Previous Challenge Entry
Topic: Pets (09/13/04)
TITLE: For Real
By Jan Grupido
LEAVE COMMENT ON ARTICLE
SEND A PRIVATE COMMENT
SEND ARTICLE TO A FRIEND
When I was seven, and had grown up so very much more wise than six years old could ever hope to be, I made a very big decision. I would share the secret about my pet with my new best friend Mary Grace. Mary Grace and I were in my room. We were whispering and giggling and gliding on wings of friendship as I had never experienced before. It was then that I just knew I wanted to share my secret pet, because true friends share. I had learned that special truth somewhere between ‘silly’ six and ‘smart’ seven.
I placed the box on the bed and carefully removed the lid. I held it securely with both hands as I lifted it, presenting it to Mary Grace. She craned her neck a respectable distance in anticipation of a quicker view of the box’s precious contents. Her eyes grew large and her expression was one of great surprise, as I knew it would be. Then her eyes got all crinkly and her mouth opened and turned up at the edges. Then she giggled, out loud! ”That’s your pet!? That’s not a pet. That’s just a picture of a dog. That’s not for real!”
I looked at Mary Grace as if she had grown two heads. How could she say that? His little ears would perk up, listening as I spoke. I heard him whine in empathy as tears fell from my eyes over a hurt, still stinging, from mean words spoken to me on the playground. When I was six years old my dad had told me, “We don’t keep dogs in this house.” So the picture of the dog I had shown to my dad, and had asked him to buy for me, became my pet in the box under my bed, for real.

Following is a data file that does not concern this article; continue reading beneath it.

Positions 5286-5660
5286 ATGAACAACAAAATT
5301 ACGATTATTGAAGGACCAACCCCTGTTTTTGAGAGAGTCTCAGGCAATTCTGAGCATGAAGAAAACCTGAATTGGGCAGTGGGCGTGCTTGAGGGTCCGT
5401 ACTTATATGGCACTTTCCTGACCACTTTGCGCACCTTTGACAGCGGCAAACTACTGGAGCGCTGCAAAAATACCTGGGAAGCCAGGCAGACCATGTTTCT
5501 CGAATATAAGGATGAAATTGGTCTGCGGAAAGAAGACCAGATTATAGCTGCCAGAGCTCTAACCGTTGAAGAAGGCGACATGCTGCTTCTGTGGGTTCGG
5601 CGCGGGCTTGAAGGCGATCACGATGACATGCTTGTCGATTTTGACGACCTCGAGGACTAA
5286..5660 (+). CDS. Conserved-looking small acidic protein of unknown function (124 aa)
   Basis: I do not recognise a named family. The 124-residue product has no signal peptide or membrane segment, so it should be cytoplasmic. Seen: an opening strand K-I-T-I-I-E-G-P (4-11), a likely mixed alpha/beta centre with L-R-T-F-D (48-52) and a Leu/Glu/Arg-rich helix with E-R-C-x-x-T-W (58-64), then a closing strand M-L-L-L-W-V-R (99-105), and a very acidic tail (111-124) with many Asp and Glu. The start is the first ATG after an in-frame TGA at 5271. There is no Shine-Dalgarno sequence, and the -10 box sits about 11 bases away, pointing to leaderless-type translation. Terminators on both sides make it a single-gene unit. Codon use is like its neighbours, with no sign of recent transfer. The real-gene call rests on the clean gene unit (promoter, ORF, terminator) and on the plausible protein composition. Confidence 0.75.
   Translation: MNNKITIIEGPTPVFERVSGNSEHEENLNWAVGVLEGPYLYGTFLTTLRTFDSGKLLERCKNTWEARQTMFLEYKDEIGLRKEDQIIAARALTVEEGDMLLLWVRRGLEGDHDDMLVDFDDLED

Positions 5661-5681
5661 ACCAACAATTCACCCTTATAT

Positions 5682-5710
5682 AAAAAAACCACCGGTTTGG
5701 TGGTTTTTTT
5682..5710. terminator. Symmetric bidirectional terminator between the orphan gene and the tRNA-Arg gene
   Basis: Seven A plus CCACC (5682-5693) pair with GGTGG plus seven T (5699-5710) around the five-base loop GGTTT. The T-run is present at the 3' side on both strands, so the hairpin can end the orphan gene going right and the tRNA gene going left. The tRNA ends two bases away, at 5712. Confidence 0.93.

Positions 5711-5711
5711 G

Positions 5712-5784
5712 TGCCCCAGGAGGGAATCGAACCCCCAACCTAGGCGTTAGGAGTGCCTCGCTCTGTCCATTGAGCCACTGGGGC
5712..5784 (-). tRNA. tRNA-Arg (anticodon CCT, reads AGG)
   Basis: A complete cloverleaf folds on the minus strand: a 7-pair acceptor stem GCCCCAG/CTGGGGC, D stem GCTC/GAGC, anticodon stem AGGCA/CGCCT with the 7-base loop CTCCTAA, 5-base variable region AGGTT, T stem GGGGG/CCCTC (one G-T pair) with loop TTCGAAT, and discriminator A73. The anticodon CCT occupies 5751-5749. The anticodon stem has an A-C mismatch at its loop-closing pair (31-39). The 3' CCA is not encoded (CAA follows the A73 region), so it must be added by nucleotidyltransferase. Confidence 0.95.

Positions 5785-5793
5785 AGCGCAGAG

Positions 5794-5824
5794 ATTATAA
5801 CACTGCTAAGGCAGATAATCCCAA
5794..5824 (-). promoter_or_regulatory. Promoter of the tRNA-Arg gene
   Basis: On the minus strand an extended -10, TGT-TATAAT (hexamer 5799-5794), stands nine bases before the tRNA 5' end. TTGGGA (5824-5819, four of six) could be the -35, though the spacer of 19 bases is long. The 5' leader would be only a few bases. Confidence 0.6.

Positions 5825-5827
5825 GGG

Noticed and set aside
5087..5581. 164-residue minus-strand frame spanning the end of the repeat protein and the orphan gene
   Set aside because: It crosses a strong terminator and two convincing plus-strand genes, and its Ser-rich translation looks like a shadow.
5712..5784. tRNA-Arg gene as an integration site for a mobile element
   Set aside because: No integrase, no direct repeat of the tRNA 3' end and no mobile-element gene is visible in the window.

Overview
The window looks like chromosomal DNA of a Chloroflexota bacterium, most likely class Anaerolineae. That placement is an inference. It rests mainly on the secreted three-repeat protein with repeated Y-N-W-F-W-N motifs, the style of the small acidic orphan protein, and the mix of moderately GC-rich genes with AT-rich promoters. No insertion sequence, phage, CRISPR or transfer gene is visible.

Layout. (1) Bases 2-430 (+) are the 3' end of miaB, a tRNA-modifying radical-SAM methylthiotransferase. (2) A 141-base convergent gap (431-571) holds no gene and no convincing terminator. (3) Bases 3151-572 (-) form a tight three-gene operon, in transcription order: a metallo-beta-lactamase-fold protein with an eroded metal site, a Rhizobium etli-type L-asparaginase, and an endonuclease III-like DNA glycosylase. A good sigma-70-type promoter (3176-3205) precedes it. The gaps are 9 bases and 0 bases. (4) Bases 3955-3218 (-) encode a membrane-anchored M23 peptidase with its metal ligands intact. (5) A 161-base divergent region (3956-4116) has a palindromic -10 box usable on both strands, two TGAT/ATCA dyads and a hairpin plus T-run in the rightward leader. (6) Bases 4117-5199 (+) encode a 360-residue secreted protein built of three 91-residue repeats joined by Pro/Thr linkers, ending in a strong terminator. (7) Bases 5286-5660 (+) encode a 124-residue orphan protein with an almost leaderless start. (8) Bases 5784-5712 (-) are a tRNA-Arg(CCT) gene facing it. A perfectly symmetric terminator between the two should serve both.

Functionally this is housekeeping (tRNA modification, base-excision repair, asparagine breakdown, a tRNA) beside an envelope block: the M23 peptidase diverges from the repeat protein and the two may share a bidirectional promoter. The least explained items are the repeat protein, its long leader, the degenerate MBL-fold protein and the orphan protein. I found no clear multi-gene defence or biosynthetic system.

Years later living, breathing, flesh and blood dogs would be mine. I would feel real wet, slobbery kisses as I rolled on the floor playing with my dogs. I eventually knew the difference between furry balls of puppy wonderfulness and my pet dog, in the box under my bed. Yet, I will never forget Mary Grace and her eyes, and her face, and her giggles when she told me my pet wasn’t ‘for real.’ She had giggled even louder when I tearfully told her that someday, maybe, you will believe he’s real. The look in her eyes had pierced to the very heart of my little self. I experienced, for the very first time, genuine disbelief and pure mockery. These two things have not changed. They are the same today as when, at seven, I was first taught that harsh lesson by Mary Grace.
Forty years later, I see eyes with the same disdain in them greet me on a daily basis. I see mocking disbelief in eyes looking back at me from across a desk at work, or over the cash register in the grocery , or around the barbeque grill at a neighborhood block party. I hear snickers and giggles as people turn away shaking their heads. I feel the sting of words telling me, “That’s not for real. Are you crazy? How can you believe in Jesus? You’re going to be with Him!? Wake up! He’s not for real.”
And when it’s more than I can bear I take hold of the precious box that now sits on top of my desk. Holding it securely with both hands, I open the tapestry covered lid and take out my precious Bible. I look inside it and I read and hear Him speak to me. I cry and He cries with me. Then I pray that someday they will come to believe. I see Him there, in His word, and I feel His comfort and presence and I know He’s ‘for real.’